The intersection of complex drug competition frameworks and the antitrust laws continues to grow. With increased collaboration between the Food and Drug Administration and the Federal Trade Commission on the horizon, acts taken in the life sciences industry may be under greater scrutiny.[1] In this article, we discuss three cases to watch in 2018 as antitrust principles impacting pharmaceutical companies continue to develop.

Antitrust Meets the Biosimilars Market

In the first antitrust case between a biologic sponsor and biosimilar maker, Pfizer filed suit in the U.S. District Court for the Eastern District of Pennsylvania on September 20, 2017 alleging that Johnson & Johnson (“J&J”)—sponsor of the blockbuster biologic Remicade® (infliximab)—engaged in a plan to keep Pfizer’s biosimilar version of the product off the market.[2] After Pfizer’s Inflectra® (infliximab-dyyb) became the second biosimilar approved under the Biologics Price Competition and Innovation Act (“BPCIA”), J&J commenced its “Biosimilars Readiness Plan” to protect market share. According to Pfizer, the plan involves exclusive contracts with insurance companies consisting of reimbursement schemes, explicit promises not to cover Inflectra®, and bundling arrangements. Pfizer asserts that the contracts have resulted in Inflectra® not appearing on the insurance company’s medical policy or, in the alternative, being designated as a “fail first” product—i.e., only reimbursed if Remicade® was first tried, but failed.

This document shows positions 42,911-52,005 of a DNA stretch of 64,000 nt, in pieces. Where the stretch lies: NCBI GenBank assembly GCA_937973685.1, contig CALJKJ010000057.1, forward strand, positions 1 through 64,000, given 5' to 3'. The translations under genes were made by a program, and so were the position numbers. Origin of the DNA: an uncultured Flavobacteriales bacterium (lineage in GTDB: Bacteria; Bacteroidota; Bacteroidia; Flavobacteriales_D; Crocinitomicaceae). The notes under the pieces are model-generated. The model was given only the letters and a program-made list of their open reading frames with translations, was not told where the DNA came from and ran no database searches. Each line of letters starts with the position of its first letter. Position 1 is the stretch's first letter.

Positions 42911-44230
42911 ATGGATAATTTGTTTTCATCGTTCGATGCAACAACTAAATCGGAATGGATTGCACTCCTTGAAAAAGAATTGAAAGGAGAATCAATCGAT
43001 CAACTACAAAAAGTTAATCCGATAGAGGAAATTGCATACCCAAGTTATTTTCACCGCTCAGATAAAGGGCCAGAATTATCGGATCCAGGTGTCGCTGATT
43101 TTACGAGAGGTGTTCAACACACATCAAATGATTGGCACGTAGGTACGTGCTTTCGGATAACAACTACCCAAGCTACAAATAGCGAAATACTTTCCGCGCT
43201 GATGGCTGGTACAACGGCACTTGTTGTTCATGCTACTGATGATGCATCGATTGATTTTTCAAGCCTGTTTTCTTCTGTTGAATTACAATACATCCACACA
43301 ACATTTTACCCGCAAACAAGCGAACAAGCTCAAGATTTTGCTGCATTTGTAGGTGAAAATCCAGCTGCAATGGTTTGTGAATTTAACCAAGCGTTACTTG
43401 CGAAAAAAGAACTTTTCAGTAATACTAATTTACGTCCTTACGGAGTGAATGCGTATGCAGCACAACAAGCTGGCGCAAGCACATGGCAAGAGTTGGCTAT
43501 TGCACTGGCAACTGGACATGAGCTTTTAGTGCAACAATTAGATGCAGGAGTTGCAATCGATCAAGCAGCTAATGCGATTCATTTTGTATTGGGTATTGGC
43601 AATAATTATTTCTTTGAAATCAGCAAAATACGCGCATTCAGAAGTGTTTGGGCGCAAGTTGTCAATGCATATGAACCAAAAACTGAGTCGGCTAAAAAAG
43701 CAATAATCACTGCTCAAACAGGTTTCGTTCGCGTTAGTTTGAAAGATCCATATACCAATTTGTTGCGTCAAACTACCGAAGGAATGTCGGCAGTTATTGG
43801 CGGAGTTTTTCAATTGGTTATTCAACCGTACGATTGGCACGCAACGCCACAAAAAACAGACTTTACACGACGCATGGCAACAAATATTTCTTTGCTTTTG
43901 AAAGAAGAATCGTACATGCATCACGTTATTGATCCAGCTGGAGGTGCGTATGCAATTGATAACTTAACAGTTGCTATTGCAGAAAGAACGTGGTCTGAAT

In a motion to dismiss filed on November 28, 2017, however, J&J argues the complaint fails because, inter alia, Pfizer has alleged no facts showing it has attempted to compete for insurance company reimbursements through multi-product bundling incentives or by offering net prices for Inflectra® that are lower than Remicade®. J&J further argues that any delay in market uptake for Inflectra® is not due to anticompetitive acts, but rather, market forces that cut against immediate adoption for a biosimilar to Remicade®, such as competition in approved indications, lack of interchangeable designation, and the possibility that physicians are not as familiar with biosimilars. In response, Pfizer argues it need not allege an inability to employ its own bundles and that it has sufficiently alleged a multifaceted scheme by J&J to foreclose Inflectra® biosimilar competition through exclusive dealings.